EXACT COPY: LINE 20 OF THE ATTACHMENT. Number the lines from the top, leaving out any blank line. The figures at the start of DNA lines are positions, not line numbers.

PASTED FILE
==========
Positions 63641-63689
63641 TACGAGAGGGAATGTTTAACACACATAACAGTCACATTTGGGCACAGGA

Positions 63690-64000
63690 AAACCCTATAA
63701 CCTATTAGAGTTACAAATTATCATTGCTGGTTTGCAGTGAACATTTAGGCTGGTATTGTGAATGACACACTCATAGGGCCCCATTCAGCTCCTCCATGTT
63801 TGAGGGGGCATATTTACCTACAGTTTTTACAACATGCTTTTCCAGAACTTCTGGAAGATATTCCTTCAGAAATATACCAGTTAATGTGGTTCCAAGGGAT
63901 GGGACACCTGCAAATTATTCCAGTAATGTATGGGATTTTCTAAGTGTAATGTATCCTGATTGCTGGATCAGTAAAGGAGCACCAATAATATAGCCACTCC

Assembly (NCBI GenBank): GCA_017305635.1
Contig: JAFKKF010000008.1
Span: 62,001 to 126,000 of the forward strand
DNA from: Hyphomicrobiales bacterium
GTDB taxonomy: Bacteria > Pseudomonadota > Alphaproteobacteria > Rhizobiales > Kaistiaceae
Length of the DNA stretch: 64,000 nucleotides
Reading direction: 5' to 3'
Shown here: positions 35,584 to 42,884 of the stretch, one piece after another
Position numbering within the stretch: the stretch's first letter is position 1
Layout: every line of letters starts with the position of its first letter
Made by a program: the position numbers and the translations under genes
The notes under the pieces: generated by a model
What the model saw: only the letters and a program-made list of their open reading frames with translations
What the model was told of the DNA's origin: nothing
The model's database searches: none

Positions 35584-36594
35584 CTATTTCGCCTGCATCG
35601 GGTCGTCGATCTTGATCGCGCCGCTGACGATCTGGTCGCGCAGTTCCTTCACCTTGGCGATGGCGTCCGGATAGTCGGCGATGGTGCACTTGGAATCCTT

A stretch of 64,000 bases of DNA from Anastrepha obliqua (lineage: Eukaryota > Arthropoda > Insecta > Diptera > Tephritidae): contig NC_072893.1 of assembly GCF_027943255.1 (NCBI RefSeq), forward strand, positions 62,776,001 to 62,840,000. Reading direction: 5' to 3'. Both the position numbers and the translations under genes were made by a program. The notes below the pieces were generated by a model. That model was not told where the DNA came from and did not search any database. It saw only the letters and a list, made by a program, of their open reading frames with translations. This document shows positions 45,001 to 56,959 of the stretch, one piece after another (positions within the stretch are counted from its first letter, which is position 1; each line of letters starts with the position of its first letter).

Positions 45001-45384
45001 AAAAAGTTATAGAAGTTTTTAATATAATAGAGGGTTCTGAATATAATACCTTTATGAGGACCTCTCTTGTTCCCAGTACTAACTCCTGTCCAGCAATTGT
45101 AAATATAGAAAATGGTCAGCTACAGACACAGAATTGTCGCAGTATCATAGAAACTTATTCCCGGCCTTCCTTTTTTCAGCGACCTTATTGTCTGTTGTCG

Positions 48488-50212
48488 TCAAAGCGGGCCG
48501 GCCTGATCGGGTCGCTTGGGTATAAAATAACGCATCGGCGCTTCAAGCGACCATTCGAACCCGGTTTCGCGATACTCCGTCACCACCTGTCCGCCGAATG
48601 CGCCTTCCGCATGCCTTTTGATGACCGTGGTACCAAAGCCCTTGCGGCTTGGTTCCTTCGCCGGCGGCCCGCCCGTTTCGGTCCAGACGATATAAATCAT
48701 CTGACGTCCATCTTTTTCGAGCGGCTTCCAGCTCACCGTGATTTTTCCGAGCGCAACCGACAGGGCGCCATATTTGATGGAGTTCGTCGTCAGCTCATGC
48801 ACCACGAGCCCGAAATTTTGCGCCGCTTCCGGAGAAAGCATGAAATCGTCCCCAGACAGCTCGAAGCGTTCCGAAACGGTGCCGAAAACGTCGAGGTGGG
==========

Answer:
What the model saw: only the letters and a program-made list of their open reading frames with translations